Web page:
Tinubu is not alone in this.Even Peter Obi, who claims to be “different” from the rest and is praised by his supporters, regularly travels to London to “consult” and plan for the 2023 election even though he is not seeking the endorsement of the same failed old stagers he claims to be different from.
In borrowed robes, he is a neocolonial Establishment flunkey.Atiku Abubakar is the same way.He is overcome by the same xenophilic fever that causes our leaders to revere the outside world and despise the nation they wish to lead.His second home, according to some, is Dubai.
Tinubu, on the other hand, is the front-runner and most likely candidate to succeed Buhari, Nigeria’s most neocolonial president who has given up all pretenses of governance and prefers to be in London rather than Abuja.
In a column I wrote on September 16, 2017, I said that Buhari had “Obsessive Compulsive Runawayism,” which I defined as the urge to leave Nigeria for London or anywhere else in the West when things get tough. Tinubu appears to also have this condition.
I wrote, “This is a president who will leave Nigeria for anywhere at any time.”In retrospect, he spent the majority of 2015 and 2016 traveling the world without justification, and he spent a good portion of 2017 in London on “medical vacation.”Therefore, he was not being truthful when he stated—or, if you prefer, joked—that he felt like “absconding” when he was confronted with the enormity of the task he had been chosen to complete.In fact, he ran away.After the column was published, it got even worse.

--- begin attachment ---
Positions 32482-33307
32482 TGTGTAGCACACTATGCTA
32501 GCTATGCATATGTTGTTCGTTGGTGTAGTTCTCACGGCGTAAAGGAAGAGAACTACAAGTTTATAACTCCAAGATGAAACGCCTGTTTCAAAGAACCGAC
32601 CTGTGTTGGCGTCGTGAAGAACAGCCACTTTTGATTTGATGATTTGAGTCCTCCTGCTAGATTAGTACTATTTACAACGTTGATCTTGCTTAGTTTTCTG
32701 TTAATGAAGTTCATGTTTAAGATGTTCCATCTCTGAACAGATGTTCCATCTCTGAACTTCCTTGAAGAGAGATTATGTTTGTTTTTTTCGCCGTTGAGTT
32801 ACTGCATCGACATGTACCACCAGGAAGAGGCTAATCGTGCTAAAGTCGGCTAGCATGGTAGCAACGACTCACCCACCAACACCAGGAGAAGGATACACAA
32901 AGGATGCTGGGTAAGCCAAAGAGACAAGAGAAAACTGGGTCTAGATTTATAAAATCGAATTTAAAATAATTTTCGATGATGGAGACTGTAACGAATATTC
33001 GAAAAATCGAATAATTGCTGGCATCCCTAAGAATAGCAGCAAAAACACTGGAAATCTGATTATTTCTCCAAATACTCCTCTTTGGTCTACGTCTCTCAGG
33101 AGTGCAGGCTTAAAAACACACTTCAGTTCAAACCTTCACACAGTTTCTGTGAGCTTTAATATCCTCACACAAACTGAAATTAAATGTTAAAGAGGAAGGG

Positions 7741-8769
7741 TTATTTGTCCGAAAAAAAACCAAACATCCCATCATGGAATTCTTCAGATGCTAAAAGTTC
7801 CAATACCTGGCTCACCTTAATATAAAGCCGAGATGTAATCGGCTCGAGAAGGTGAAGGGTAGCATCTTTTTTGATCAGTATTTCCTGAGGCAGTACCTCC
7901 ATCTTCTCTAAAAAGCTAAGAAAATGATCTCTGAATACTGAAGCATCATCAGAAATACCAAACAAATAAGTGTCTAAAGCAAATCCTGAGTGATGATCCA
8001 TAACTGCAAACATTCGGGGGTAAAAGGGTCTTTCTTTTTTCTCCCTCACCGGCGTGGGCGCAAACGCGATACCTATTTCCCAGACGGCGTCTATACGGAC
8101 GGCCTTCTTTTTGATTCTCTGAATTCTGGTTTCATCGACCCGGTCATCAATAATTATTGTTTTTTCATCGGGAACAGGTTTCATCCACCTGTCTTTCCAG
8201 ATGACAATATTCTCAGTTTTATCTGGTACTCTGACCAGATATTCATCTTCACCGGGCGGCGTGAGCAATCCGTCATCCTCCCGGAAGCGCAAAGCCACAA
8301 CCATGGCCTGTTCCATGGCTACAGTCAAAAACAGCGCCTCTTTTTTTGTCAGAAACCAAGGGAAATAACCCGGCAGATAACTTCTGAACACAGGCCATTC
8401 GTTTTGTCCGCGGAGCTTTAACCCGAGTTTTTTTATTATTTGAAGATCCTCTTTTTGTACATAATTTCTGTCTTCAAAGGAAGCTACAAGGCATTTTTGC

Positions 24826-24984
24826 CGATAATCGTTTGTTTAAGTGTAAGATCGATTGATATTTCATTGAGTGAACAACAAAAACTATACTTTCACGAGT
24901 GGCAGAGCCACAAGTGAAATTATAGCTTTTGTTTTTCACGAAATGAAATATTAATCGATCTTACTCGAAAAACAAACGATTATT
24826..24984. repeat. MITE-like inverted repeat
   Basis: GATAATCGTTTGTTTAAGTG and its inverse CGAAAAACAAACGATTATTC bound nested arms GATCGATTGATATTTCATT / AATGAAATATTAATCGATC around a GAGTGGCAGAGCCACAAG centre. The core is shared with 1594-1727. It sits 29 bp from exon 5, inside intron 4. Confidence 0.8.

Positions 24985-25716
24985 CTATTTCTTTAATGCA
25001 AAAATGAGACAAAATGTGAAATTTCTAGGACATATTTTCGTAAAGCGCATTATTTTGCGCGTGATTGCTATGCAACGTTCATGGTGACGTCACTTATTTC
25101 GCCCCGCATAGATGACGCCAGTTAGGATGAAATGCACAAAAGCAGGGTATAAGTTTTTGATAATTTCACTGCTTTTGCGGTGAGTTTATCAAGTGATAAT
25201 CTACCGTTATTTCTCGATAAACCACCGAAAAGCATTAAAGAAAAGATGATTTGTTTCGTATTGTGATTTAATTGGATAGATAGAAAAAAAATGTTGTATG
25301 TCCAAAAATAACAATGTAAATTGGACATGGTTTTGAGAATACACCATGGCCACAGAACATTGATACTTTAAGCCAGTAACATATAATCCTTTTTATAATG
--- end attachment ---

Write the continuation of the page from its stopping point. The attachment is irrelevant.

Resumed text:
Our experience with Buhari, who has perfected absenteeism, complacency, and “ungovernance,” is the direct cause of our concerns and questions regarding Tinubu’s frequent residence in London when he is needed in Nigeria.Nigeria’s problems are too big to be added to by another absent, distant, and pompous presidency, as Tinubu’s current behavior suggests we will have if he becomes president.
It is necessary for Tinubu and his caregivers to disclose his health status.They must explain to us why he has not communicated with us in recent months if they insist that he is fit as a fiddle.
Nigeria’s presidential democracy, which is modeled after that of the United States, is fundamentally based on public communication.The president has the opportunity to influence public opinion, interact with citizens, and reshape the contours of national conversations through public communication.
Because of this, we now refer to the presidency as a “rhetorical presidency,” in which the objective of presidential communication is not simply to persuade lawmakers (which is no longer necessary in Nigeria because members of the National Assembly are frequently pliant yes-men and yes-women), but rather to win the public’s approval.If elected, what kind of presidency does Tinubu envision for himself?Continuing Buhari’s legacy?He might not have had as much luck as Buhari has.
The last thing Nigeria needs is another presidency that will double down on it after eight years of Buhari’s empty, dementia-plagued presidency. This would be accomplished through dishonest press releases issued by presidential spokespersons, paid social media troll farms, and television appearances made by deviously mercenary mind managers.